Western Short Story
Ringo Knox, Starlit Kid
Tom Sheehan

Western Short Story

Archibald Knox’s mother died giving him birth, naming him while talking to a favorite star, and before his father could change his name, but from then on, he called his son Ringo in every instance. That name stuck. Neighbors near them in Cauldron Hill, Colorado never once referred to Archibald, even at happy hours at The Big Rig Saloon, which, beside a bunch of cows, kept the town alive and on for the show.

There may have been a few references to Archie, but his father, Jug Handler, who named himself as his father promised he could, kept that tag in arrears as often as he could until it disappeared, Names, as they were seen, or called, or presented, made a big dent in a personality, as all agreed; like Ringo could never be an Archie, it couldn’t fit him.

The same men named their horses in the same fashion, and no problems there either.

“Lucky” never came to mind, but it stood right there at the doorstep when one body challenged another body in the Big Rig Saloon; Wade Schooner daring Ringo Knox to face him in the dirt outside the saloon, the town looking on, just one personality challenging another personality; no feud at work, no fight recalled, just social notice as one old man declared at the outset; “I’ve seen it a dozen times in my day, and nothing ever changes, usually one left standing and one not standing.”

Breathing all over appeared at abeyance, a hush, an intake held in place, no words said, like “Now” or “Go” or “Draw,” just the wind at corners of buildings, slight to begin with, tossing mere puffs of dust into the standing argument.

That same old man said Schooner had drawn first and Ringo, standing lucky in his boots, shot Schooner in the face, obliterating any recognition. When Ringo passed the undertaker’s place in the morning, he looked down on that bare and smashed face of Schooner laying outside in an open casket all night, like he himself might be looking if Schooner had been a better shot or a quicker shot.

It tore Ringo to pieces as he entered the small establishment of Preacher Joseph Smithereen, the undertaker, often called ‘Preacher.’ “You’d damned well would have handled my body the same way, leave me all night for bugs and late animals to explore, feed on, desecrate a little more.” The animation and sour energy were overcoming him.in sudden degree changes.

“It’s only what I always do, give anybody a last chance to see someone, say a few words, pay some minute respect, making them available for a quiet drunk, a lady remembering once, an enemy from the past to have the Devil sitting on his shoulder, taking on all kinds of observations. It’s what I’ve always done, allowing a difference to happen.”

“It would have been the same thing for me, wouldn’t it? “said Ringo, seeing himself on the wrong side of the parade. “When will you close the cover on the casket? Will you yourself take another look before you drop him in the hole in the heart of Earth, then close the lid once more with a final word of words, ‘So long, Schooner. It’s been nice knowing you,’ or something like that?”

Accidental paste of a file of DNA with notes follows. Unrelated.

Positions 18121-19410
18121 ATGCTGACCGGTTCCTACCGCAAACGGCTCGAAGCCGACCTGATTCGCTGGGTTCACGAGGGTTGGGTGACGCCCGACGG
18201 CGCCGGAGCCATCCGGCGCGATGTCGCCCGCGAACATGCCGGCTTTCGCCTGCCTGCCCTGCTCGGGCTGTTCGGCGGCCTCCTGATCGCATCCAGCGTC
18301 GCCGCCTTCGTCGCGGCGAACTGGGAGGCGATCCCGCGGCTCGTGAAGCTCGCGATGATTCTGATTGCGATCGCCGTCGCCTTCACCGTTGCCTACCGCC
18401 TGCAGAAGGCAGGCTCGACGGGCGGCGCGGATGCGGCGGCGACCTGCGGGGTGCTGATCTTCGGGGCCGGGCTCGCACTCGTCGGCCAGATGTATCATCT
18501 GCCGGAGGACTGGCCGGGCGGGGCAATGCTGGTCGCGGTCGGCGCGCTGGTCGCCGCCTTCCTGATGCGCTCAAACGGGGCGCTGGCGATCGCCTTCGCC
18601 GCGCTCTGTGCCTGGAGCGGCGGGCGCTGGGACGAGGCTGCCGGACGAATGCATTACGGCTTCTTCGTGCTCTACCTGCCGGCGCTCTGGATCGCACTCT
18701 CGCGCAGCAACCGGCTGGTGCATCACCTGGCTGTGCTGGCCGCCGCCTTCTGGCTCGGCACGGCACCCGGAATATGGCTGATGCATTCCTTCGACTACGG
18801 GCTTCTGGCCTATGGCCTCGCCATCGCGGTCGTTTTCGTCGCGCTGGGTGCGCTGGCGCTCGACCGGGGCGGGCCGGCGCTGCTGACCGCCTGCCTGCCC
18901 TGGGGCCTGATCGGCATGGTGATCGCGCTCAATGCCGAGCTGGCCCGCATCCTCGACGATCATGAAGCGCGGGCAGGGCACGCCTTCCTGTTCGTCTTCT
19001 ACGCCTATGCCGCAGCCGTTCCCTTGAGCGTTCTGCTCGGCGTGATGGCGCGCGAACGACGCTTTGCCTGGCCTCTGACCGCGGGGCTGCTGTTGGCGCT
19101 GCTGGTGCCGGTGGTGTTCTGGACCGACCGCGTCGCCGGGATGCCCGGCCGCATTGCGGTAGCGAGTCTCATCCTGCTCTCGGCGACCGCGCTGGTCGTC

“What else would you want me to do? It’s all I know; all I’ve ever done. What’s left?”

Ringo jumped at that. “Bring him into The Big Rig, all covered up so nobody can see the mess of his face. Buy the joint a drink, everybody, for Schooner, which could have been me by that much,” and he measured a distance between his thumb and forefinger, “about that much and not much more. Schooner’d probably roll over in the box with one big drink going down in The Big Rig.”

“You’ll pay for it?” A bunch of uncertainty rode in his voice, Ringo thinking he was calculating costs already

“Yup, like I said I would. Could be me laying there in that box, or celebrating with one big beer for the last time. That’s not a helluva lot to ask for one man, and a dead one at that.”

Preacher Joe was up for it, putting up a sign across the front of his establishment that said, “Tonight, a celebration with free drinks at the Big Rig for Wade Schooner. Come one, come all.”

He didn’t have any more room on the placard, and nothing else to say., as he was thinking that it was not all that impractical and sure wouldn’t hurt his business, which was always in business, folks all over doing their thing with guns.

So, show time came in the evening at The Big Dig, and it was a sell-out about an hour ahead of its supposed start, folks curious, folks wanting to say a good goodbye to Schooner, folks finding themselves suddenly thirsty.

The good time was roaring on when all the folks demanded Ringo get up to say a few words, seeing the outing was on him and he had killed Schooner in the first place.

“Well,” said Ringo, just after he had a free drink on his own money, and held his hand out for the next free drink on Schooner and the town itself, “I’ve been saying that that could have been me there,” and he pointed to Schooner’s covered casket set up on a table right next to the middle of the bar, “and Schooner could be me right here right now having another free drink and celebrating for me, the other way around.”

He stood there in his lucky boots like he was tall in the saddle, just one of the crowd the way he looked at things, until the old man who’d been around forever, managed to say, “ Here’s the hard part of good luck, Ringo, you could be the next free drink festival. I believe there’s nothing like being the top dog for a while, which you’ll have to admit, either one way or the other.”

There was a sudden silence, a momentary pause, eternity itself being measurable, and then the drinks took over again, the hallelujahs on the rise.